Betwixt and Between Theatre Arts ‘Directing Course’ in the Trajectory of Rethinking the Nigerian Identity on Screen

International Journal of Integrative Humanism Vol. 10 No. 1, November 2018.
ISSN: 2026 – 6286

Olympus G. Ejue

Abstract
The bastardization of essential or generic characteristics of Nigerians as a people is common place in most screen dramas in present times. Part of which is due to lack or insufficient training techniques for would-be theatre practitioners whose ember for directing is most times restricted to stagecraft alone. Albeit stage and screen directing may possess prevalent distinctive sets of characteristics, however, both still differ greatly when looked at from a praxis point of view. This is especially so when one examines the dynamics and technicalities that encapsulate both media. The paper attempts to integrate stage and screen directing with the aim of elucidating the roles that a would-be theatre director could perform in a society that only the ‘fittest’ survives. We make bold to say that; it is about time our curriculum planners created and encouraged functional directing with screen bias, which will expose theatre students to the aesthetic treatment of camera strategy and manoeuvring. It is against this backdrop that we envisaged that, our graduating students would have been better equipped with skills of using stratagems to record and change audiences’/viewers perception and point of reference already created by mediocre filmmakers in Nigeria. Thus, this work is predicated on the assumption that courses like Radio, Film and Television production have apparent restrictions in providing certifiable expertise as expected for graduating students with bias for screen directing. It is against this backdrop that a would-be stage director, who is also knowledgeable in screen directing, would have placed himself/herself on a vantage pedestal, especially these days that the axiom of ‘survival of the fittest’ reigns supreme in our society. After all, “some of these filmmakers have made names for themselves on stage before making the transition to film” (Ekwuazi, 20). The auteur theory of film in which the director is considered the primary creative force grounds this study. The methodology adopted here is content analysis. The paper is, therefore, poised to encourage and propagate a more comprehensive training package for screen directing vis-á-vis stage directing as one broad-based course in the B.A. Theatre Arts Curriculum. At the same time, highlighting the prospects and advantages such a marriage would engender.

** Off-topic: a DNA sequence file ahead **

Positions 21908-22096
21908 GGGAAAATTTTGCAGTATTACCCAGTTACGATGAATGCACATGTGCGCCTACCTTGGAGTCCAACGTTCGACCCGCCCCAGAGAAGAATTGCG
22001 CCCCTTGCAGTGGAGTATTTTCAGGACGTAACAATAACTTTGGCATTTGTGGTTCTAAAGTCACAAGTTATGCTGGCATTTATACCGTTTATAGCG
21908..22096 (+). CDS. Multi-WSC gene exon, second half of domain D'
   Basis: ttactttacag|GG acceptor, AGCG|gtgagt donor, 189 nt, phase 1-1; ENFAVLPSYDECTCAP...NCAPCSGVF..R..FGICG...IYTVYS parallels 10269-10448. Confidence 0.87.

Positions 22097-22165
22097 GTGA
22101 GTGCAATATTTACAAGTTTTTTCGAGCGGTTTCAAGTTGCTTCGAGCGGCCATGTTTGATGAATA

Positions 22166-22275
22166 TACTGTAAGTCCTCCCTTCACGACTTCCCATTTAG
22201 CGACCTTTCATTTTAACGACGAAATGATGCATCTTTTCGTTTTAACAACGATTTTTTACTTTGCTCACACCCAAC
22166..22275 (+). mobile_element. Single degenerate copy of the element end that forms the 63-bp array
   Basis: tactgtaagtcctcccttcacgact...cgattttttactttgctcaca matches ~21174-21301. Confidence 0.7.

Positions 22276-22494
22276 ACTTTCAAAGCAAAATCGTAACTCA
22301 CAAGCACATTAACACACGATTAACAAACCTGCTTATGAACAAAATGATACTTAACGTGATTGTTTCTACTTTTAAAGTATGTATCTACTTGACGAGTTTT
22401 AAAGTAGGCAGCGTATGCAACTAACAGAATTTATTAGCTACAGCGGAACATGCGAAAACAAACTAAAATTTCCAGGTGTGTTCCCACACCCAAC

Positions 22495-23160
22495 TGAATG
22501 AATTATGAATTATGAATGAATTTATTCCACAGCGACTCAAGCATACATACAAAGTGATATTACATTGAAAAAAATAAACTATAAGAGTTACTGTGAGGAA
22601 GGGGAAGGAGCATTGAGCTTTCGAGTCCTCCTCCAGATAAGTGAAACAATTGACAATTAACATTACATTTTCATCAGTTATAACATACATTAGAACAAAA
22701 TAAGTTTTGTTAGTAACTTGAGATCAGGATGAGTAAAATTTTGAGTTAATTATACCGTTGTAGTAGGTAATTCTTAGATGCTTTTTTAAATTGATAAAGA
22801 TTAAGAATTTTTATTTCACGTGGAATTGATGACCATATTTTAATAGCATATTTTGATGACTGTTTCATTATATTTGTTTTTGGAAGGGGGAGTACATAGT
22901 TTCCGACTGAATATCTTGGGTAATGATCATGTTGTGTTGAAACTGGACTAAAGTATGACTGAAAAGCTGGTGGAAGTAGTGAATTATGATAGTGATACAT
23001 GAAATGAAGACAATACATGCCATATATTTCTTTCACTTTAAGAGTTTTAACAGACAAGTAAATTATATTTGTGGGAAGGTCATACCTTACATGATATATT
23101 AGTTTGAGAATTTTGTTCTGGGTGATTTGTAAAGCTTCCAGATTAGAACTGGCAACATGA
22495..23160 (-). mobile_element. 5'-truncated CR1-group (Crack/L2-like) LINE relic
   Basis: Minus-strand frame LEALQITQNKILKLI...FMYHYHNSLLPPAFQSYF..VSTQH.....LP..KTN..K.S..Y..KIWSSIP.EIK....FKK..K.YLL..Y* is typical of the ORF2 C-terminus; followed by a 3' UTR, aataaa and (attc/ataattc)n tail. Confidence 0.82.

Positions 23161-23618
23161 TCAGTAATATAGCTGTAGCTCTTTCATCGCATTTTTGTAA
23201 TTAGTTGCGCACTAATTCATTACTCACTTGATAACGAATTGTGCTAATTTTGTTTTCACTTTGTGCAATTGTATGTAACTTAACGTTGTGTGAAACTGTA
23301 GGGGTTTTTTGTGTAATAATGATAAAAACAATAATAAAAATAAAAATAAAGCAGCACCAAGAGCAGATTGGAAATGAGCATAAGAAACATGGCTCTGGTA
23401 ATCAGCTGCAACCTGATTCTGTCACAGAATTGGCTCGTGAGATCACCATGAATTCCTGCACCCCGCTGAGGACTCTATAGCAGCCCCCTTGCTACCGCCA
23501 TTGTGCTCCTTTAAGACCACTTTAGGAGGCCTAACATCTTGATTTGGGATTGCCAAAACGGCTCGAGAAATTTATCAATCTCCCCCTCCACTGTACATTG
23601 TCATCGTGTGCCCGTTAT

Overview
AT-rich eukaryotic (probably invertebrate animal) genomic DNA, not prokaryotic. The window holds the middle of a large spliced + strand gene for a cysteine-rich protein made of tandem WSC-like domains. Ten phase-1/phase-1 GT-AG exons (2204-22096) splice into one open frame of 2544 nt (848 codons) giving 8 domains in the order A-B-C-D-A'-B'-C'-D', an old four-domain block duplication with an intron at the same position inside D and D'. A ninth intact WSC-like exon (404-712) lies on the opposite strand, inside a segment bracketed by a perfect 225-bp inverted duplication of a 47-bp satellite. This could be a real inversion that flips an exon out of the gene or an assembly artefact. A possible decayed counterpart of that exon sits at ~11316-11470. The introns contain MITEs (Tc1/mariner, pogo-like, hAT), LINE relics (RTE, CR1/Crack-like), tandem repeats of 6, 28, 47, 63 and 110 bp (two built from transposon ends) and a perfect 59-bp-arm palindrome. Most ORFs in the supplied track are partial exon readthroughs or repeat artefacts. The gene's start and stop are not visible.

Keywords: Directing, Stage, Screen, Nigerian Identity, Rethinking

Edioms: Research and publication services

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